Kevin Willard did a little bit of recruiting during his radio show on Tuesday night, offering a spot to Nik Caner-Medley. Caner-Medley, the former Terps star who recently retired after a long and successful career overseas, will be the Honorary Captain for the Terps on Dec. 14 for their game against UCLA. He appeared on Willard’s show, meeting the Terps’ new Coach for the first time.
“If you want to slip on the old uniform, you’re, you’re more than welcome on December 14,” Willard said.
“That probably would blow my knee back out. And so I’ll stay behind the scenes,” Caner-Medley said.
The former Terps forward, who ranks 16th in scoring and 20th in rebounding in the program’s history, played in Germany, Spain, Israel, Kazakhstan, France and Japan, topping more than $7 million in career earnings and has started multiple businesses stateside. They now live in South Florida.
“Time flies. As you just mentioned, I just Retired in May after a long career overseas. You know, I was a freshman 20 years ago, which is pretty mind-blowing. You know how fast time actually goes. I mean, my Memories of my time at Maryland are incredible. The people, the experience, and it was a real tailwind for me, throughout my career all the things that I learned there and my experience there,” said Caner-Medley, who landed on InsideMDSports’ recent ranking of the top Terps of the 2000s.
“When I look back at Maryland, one of the biggest things I remember is the people and the leaders and the influences from Coach [Gary Williams] all the way through the staff. Troy [Wainwright]Jimmy [Patsos]Coach [Dave] Dickerson, people around the organization like Johnny [Holiday], who set an example of character and class and how to carry yourself as a professional and those things. For me, I didn’t realize at that time, how much those people influenced me as a young man and how much that prepared me as a pro,” he said.
Holiday asked Caner-Medley about Williams’ trip to Maine to recruit Caner-Medley as a high schooler.
“It was cold. It was Portland, Maine. And I think it was the wintertime. And we brought Jimmy and Gary to, like, a lobster shack on the water. And it was like rainy and cold. And, you know, knowing Gary the way I do now. I’m sure he was [saying] ‘MF’ and everything in his head. But at the end of the day, I mean, they were great. They certainly acted like they loved it up there. But I heard in some huddles and some practices down the line how people really felt about Maine,” he said.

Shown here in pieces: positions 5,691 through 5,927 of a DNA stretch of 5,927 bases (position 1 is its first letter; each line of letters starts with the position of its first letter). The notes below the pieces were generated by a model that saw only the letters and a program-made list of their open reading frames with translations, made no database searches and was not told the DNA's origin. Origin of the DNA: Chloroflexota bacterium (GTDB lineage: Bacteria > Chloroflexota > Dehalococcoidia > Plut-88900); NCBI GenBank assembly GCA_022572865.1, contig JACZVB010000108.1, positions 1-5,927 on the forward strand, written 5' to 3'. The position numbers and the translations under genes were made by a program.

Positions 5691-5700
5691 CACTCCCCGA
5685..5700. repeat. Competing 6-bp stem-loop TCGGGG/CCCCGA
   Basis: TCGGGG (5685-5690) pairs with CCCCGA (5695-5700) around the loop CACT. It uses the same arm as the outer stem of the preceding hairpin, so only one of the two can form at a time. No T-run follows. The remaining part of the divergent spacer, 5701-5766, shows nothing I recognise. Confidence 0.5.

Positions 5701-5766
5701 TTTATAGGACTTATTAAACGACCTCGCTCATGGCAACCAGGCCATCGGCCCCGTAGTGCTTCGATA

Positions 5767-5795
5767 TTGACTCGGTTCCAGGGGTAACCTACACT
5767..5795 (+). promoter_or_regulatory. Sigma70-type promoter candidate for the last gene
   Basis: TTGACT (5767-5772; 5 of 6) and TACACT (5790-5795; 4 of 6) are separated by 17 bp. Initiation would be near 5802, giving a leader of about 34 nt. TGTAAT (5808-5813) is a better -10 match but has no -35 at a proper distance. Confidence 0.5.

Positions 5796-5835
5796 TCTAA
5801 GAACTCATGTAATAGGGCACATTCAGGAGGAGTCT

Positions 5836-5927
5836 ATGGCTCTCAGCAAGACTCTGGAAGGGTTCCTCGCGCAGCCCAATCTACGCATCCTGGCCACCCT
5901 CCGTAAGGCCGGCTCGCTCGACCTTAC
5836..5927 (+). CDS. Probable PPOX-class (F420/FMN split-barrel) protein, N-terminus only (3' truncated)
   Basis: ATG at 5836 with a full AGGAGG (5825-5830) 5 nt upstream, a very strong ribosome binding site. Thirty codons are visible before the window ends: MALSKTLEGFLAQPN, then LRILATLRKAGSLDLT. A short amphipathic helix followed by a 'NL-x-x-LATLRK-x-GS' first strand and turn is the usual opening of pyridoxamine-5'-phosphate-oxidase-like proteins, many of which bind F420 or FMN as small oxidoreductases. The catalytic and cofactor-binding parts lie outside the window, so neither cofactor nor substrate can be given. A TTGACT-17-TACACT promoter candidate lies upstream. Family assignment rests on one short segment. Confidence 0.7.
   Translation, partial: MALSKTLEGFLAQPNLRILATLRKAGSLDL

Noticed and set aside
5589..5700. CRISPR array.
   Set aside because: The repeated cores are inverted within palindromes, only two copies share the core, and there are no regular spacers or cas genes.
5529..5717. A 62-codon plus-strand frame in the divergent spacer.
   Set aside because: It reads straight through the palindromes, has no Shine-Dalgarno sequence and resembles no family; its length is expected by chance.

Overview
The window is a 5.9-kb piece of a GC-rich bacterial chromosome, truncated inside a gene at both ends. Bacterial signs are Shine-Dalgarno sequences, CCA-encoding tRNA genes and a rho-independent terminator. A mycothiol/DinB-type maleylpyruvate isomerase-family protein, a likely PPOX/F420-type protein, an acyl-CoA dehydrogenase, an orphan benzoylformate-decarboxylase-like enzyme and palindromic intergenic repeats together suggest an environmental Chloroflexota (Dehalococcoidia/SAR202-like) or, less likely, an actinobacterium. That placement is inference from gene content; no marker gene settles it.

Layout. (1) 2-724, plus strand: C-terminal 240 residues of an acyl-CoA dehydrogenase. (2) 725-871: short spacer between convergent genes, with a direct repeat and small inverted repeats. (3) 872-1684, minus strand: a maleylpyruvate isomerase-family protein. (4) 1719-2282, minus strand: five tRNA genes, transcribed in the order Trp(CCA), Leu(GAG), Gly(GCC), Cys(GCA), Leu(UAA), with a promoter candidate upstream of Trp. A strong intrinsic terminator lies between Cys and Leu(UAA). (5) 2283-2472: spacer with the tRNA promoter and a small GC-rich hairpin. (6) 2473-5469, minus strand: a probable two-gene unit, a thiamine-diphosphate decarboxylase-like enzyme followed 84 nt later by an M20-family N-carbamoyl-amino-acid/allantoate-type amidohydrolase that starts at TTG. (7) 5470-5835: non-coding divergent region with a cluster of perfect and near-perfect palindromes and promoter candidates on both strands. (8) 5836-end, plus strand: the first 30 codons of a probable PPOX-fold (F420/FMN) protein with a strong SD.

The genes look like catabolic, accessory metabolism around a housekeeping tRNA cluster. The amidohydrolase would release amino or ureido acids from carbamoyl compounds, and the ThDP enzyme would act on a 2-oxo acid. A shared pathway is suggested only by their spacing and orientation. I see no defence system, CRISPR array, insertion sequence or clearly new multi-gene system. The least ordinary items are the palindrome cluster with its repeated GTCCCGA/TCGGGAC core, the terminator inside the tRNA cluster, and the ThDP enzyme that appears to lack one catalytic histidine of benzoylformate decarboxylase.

“Being recruited by Coach Williams, Jimmy Patsos, Dave Dickerson, it was really the relationships that I built with them. And then coming down to College Park, my mom’s a high school guidance counselor. And she got she told me, you know, you’re gonna walk onto a campus and it’s going to feel like home and you’re going to leave, and you’re going to want to go back and feel like you miss it immediately . And that was, you know, a meeting Steve Blake and Drew Nicholas and Tahj Holden and Calvin McCall and some of these leaders that were going to be seniors, it was just a no-brainer for me. I mean, the people that the way that I was treated by the players even being a senior in high school, the way they embraced me, it was just a really, really easy choice,” he said.
“And I was looking at Kansas and UConn and a couple of other pretty big schools, but the decision for me was really easy. For all the reasons that I love the area, the people there and the fans, the tradition in the program. You know, coming from Maine, it was relatively close to home. And so I just felt at home and it was a pretty easy decision.”
Who was his favorite player to team with?
“That’s a great question. And probably, you know, the thing that I value the most of my career from the playing side is some of those relationships. I was very, very fortunate to play as a freshman with a point guard like Steve Blake, you know, he’s the type of point guard where you don’t even know you’re open,” he said. “And he knows you’re open, and he hits you in stride. He was an incredible player, leader. And the way that he’s been as a leader, and a mentor for me, has been something that has been a big, big part of my career. And then I had the opportunity to play with Omar Cook. I’m sure you’re familiar with the name and New York City legend point guard. I played with him for two years in Madrid.”